Believing that it's good to know something about where you came from and the forces helped shape you, I dabble a bit in genealogy. Here are just a few of the interesting ancestors I've found.

- Great-great grandfather Simeon Williams was a soldier and engineer in the Civil War

- Great-great-great grandfather Andrew Melville was murdered (mugged for his paycheck) while working on Erie Canal

- Great-4 grandfather Sylvanus Travis fought in Revolutionary War, probably in battles near New York City

- Great-5 grandfather Eli Holcomb fought in the Battle of Bunker Hill during the Revolutionary War

- Great-5 grandmother Hannah Crowfoot was a Delaware and Pequot-Mohican Indian

- Great-8 grandmother Mary Land Barnes was hanged for witchcraft in Connecticut in 1663

- Great-8 grandparents Thomas & Elizabeth Holcomb came from England to Connecticut in 1630, Nathaniel Bliss to Massachusetts in 1635, Thomas Bailey to Connecticut in 1637

- Great-9 grandfather Jean Guenon, a French Huguenot, and his wife Margreta Sneden of The Netherlands immigrated in 1657

- Great-9 grandfather Patrick MacPhearson, a Scottish prisoner of war, in 1651 was sent from an English prison camp to Massachusetts as a "convict servant"
- Great-12 grandmother Margrietje Meyerinck was born in a Dutch settlement in Recife, Brazil, married four times, and emigrated to the New Netherland colony (now New York) 
- Great-12 grandfather Wyandanch was chief sachem of the Pequot Indians as the Dutch began settling in what is now Connecticut in the 16th century


I come from a multinational and multicultural family of immigrants who came to this land for a better life. My maternal lineage is French Canadian (tracing from both northern and southwestern France) and German (from southwestern Germany). The French arrived in Quebec in the 1660s and migrated to Pennsylvania around 1860. The Germans came to Pennsylvania in the 1850s.


My paternal lineage is a real hodge-podge, with roots in [alphabetically] Armenia, Bulgaria, Denmark, England, Finland, France, Greece, Ireland, Italy, Norway, Scotland, Spain, Switzerland, and The Netherlands. My English, French, and Dutch immigrant ancestors began arriving in America in the 1630s — to eventually meet some of my non-immigrant ancestors (i.e. American Indians) of the Lenape/Delaware, Mohican, and Pequot peoples.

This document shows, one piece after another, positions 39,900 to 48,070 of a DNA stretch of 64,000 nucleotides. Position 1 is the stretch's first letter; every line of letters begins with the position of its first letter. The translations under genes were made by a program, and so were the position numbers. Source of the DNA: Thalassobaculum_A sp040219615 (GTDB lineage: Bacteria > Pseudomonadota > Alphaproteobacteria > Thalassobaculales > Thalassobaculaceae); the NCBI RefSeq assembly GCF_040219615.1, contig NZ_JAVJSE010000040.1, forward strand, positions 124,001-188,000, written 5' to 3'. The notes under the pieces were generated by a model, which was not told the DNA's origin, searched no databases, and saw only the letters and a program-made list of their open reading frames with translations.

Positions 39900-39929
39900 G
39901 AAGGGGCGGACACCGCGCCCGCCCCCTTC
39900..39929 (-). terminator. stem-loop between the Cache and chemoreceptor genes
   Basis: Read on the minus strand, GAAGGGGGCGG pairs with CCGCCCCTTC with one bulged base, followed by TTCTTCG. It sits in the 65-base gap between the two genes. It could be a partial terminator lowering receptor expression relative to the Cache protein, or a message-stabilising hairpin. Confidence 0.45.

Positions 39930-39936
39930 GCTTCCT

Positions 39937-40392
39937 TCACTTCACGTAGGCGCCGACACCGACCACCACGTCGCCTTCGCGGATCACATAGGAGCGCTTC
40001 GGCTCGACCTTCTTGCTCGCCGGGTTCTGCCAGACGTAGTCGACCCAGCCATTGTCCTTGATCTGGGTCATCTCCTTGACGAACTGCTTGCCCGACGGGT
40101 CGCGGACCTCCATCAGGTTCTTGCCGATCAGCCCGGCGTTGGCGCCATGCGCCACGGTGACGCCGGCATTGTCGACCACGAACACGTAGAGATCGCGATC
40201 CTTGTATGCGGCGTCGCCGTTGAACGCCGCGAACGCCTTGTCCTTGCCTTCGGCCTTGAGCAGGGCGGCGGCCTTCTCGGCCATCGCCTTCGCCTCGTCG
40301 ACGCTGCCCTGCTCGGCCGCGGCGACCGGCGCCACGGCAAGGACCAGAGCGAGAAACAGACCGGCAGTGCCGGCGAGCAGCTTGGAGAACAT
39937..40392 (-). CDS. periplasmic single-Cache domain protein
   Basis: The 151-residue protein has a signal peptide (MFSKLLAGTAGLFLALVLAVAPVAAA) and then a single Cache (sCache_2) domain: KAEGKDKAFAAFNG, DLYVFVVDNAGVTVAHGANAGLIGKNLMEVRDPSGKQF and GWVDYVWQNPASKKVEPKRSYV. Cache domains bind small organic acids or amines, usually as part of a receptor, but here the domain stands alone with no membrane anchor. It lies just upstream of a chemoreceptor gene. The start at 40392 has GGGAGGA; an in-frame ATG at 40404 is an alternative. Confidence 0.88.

My ancestors were among the first settlers in Quebec and Montreal, Long Island and New York City, Massachusetts, Connecticut, New Jersey, and Northern Pennsylvania. Most came willingly, except for the Scottish prisoner of war sold into temporary slavery in Boston.


Some of my ancestors were soldiers. They fought in the battles with the American Indians -- King Philip's War (settlers versus Indians; settlers won), the Pequot war (same players; same result);  wars against the French (Queen Anne's War, French & Indian War);  many battles of the Revolutionary War (fighting on the side of the colonists at Bunker Hill, Saratoga, Bennington, Long Island, White Plains, Stoney Point, and Trenton); several battles of the Civil War (fighting for the North at Antietem, Fredericksburg, Spotsylvania, Richmond, Appomattox, and Gettysburg), [sat out the First World War], and Second World War building bridges on the European Front. So my service in the Vietman War and my son Aaron's current Army service in the Middle East and Asia fit the family pattern.


The family tree is studded with royalty, including several kings of Armenia and Finland; some khans of Bulgaria; counts of Savoy, Flanders, and Barcelona; a couple kings of England, including Alfred the Great and William the Conqueror; Kings Robert I and II of France, Berenger I and II of Italy, and Henry I of Germany; Viking dukes including Robert the Devil, Richard the Good, and Eystein Glumra the Noisy [what a great name!]; some kings of Castile and Leon, including Sancho the Desirable, Ferdinand the Great, and Alfonso the Slobberer [another winning nickname]; and — oh, yeah — two emperors, Charlemagne of the Holy Roman Empire, and Isaac I Comnenus of the Byzantine Empire. Royal matriarchs include Eleanor of Aquitaine, the richest and most powerful woman in Europe at the time, as well as queens and princesses of just about every country in Europe.


Also counted among my ancestors are several saints, including Saint Isaac the Great, the patriarch of Armenia, and his father Saint Narses Pahlav; Saint Matilda, queen of Germany; Saint Clotilda of France; Saint Margaret, queen of Scotland; and Saint Arnulf, bishop of Metz, and his daughter-in-law Saint Begga. Saint Marguerite d'Youville of Montreal is kin on the maternal side of the family.


My ancestors included people who practiced many different religions, including Anglican/Episcopalian, Armenian Orthodox Catholic, Greek Orthodox Catholic, Lutheran, Quakers, Puritan-Separatist (later Congregationalist or Presbyterian), and Roman Catholic.


And every family tree needs a few dysfunctional ancestors who make genealogy fun. In my family, these included some in political marriages:

- Judith, the 13-year-old wife of a 50-year-old widower who later married her stepson before running off, escaping from her father's prison, and eloping with her true love.

- Robert, a 16-year-old boy married to a 43-year-old woman.

- Edward, who was raised by his aunts and grandparents after his teenage mother abandoned him when he was less than a year old.

- Eleanor, who married, may have had an affair with her uncle, divorced, married a second time to a man after perhaps having an affair with his father, then went to battle against two of her sons; her husband had an affair with their son's fiancee, and the son had an affair with his fiancee's brother).

Ron Smith's Family Tree